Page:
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Comment Re:And masterfully so (Score 4, Insightful) 165

Obamacare isn't imploding though, for the most part it's working much better than anything that can't before it. So many people are now invested in it, reliant on it.

Trump is losing hard. His two flagship policies are on the rocks. The Muslim ban he promised isn't a Muslim ban any more and even then gets stuck down again and again. And now Trumpcare, because he sucks at making deals and massively underestimated how complex healthcare is.

Don't forget that he promised to defeat Isis by now too. He's a used car salesman who promises to fix everything, tells you it's going to be the best wagon you every owned...

Comment Re:Uhm... (Score 1) 165

Just pointing it out or showing clips of himself describing his future self as a loser won't make it stick. We have to create a narrative, just like he does.

A narrative about Trump the loser. The biggest loser. Losing bigly. The kind of loser who can't even make a deal with his own party. A whiney loser who blames everyone else, like a child.

Comment Re:Fait Acompli? (Score 1) 189

If you wanted to really restore the consumer-manufacturer balance the first thing you should do is create a "Digital Sales Act" that basically says if it walks, talks and quacks like a duck it's a duck. Once you start invalidating most shrinkwrap and clickwrap licenses then you can start talking consumer rights.

Microsoft is showing us what that future looks like, though, and it involves ads in your apps whether you paid for them or not. And if you don't own the software, then guess what? You're going to lose any and all rights to modify it. In fact, it might even become a crime to block those advertisements.

Then there's just one small step away to force everyone to use these adware/spyware systems: declare that only approved operating systems will be permitted to connect to the internet for "security" reasons. At first that will include numerous Linux and *BSD distributions, but it's easy enough to manufacture a crisis or simply pass legislation with no basis in reality and plug that hole later.

Comment Re:Note to self (Score 1) 189

But if printers were designed to be maintainable, with modular heads that could be snapped out and replaced, this wouldn't be a problem....

They used to be available. I'm blanking on the PN... but one of my housemates used to have a tabloid-format HP deskjet which had ink cartridges which snapped into a head cartridge which snapped into a carrier. It had a little bit of banding so it wasn't exactly spectacular, but it did have a separately replaceable head. You could buy a fully-loaded head package, the head alone, a full ink package, or any ink tank alone.

Comment Re:Note to self (Score 1) 189

What printer company sells me a printer and OFFERS me cartridges instead of doing the printer equivalent of a dealer doing his "first one is free" pitch?

Unless things have changed recently, that's Canon. They not only have long been the easiest to refill, but actually are known for working well with third party ink. Continuous inking systems are not very expensive either, and make it trivial to dump in as much third-party ink as you like.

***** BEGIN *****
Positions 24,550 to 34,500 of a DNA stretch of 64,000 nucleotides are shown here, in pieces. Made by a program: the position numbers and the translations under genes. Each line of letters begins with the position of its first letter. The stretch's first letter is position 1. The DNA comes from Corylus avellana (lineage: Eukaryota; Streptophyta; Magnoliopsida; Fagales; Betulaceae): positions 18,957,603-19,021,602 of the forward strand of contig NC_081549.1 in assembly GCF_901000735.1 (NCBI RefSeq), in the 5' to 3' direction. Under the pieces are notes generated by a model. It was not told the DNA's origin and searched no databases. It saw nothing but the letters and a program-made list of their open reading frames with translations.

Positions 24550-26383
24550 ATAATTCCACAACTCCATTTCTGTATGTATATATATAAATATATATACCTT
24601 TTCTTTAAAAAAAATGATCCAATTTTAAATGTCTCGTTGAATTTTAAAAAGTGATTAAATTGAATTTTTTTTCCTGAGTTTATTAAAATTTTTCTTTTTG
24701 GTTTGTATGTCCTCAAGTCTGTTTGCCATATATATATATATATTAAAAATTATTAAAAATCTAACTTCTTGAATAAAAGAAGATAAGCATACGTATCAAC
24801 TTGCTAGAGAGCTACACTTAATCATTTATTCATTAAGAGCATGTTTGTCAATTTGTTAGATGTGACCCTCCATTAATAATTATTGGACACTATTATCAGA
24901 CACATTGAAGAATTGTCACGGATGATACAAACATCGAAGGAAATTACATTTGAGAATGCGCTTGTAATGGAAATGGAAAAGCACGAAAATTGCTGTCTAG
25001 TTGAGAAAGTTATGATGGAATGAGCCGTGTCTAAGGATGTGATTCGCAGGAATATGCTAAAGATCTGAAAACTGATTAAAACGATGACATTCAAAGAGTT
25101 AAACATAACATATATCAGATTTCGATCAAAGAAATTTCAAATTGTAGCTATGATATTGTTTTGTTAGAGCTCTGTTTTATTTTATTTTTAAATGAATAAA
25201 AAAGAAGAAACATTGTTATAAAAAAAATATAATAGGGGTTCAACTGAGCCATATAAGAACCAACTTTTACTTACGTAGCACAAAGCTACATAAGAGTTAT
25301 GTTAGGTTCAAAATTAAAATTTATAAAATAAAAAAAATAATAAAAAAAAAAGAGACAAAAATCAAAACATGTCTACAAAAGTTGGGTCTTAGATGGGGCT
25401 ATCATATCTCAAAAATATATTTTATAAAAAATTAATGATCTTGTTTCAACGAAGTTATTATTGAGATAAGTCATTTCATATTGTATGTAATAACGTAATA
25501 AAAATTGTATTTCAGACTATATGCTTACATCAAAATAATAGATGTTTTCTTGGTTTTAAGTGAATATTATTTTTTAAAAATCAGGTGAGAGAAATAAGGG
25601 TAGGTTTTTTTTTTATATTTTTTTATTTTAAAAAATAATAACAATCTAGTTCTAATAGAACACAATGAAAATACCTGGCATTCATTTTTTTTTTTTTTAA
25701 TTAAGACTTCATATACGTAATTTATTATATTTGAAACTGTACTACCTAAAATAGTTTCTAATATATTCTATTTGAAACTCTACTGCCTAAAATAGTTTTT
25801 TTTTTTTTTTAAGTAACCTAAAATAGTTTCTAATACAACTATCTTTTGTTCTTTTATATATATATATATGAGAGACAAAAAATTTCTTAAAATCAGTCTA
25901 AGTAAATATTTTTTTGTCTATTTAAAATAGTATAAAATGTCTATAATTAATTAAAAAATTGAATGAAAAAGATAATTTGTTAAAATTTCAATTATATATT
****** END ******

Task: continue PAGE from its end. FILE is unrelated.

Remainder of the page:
I don't print color, though, so I have an old HP laser, a LJ2300DN with some DIMM upgrades and an additional tray. It has toner cart DRM, but I have a stick-on PCB which you attach with double-sided tape to make a home-refilled toner cart work again. The fix was two bucks. Ethernet, Duplex, feeds 500 sheets before it needs attention. There's even a 500 sheet tray for it which improves that by half again, but I ordered one and they sent me a 250 tray instead so I got that for free and called it good.

Comment Re:If I had my way... (Score 1) 189

Laws got made because of that, and now auto companies must allow those manufactures to make parts right away.

That is a great benefit, but the fight there is not yet over. What's needed now is to make illegal any agreements that the suppliers who actually make these parts won't be able to sell them to consumers directly right away. It's not until that happens that it really becomes affordable to maintain a vehicle, and so there's a period in between the end of the warranty and the time when the suppliers start selling their parts into the non-dealer channels where it's prohibitively expensive to maintain vehicles.

Comment Re:Note to self (Score 1) 189

Well, they are an IBM company.

Yes. I used to work for the MIS department of the Health and Human Services agency at Emeline St. in Santa Cruz, back in the day when it was all PS/2s on star-wired token ring, and we had HPLJ2s and HPLJ3s, and whatever printer was their contemporary from Lexmark. And the Lexmark printers even then caused ten times more problems.

Comment Re:Law mandated technology (Score 1) 221

We can legislate lower energy use, because at the moment we are so wasteful. For example, ban inefficient cars and require people to demonstrate a need for bigger engines. We already do that with other kinds of pollution.

There is not the political will to do that in some countries, while others are talking about banning most combustion engine vehicles in the next few decades.

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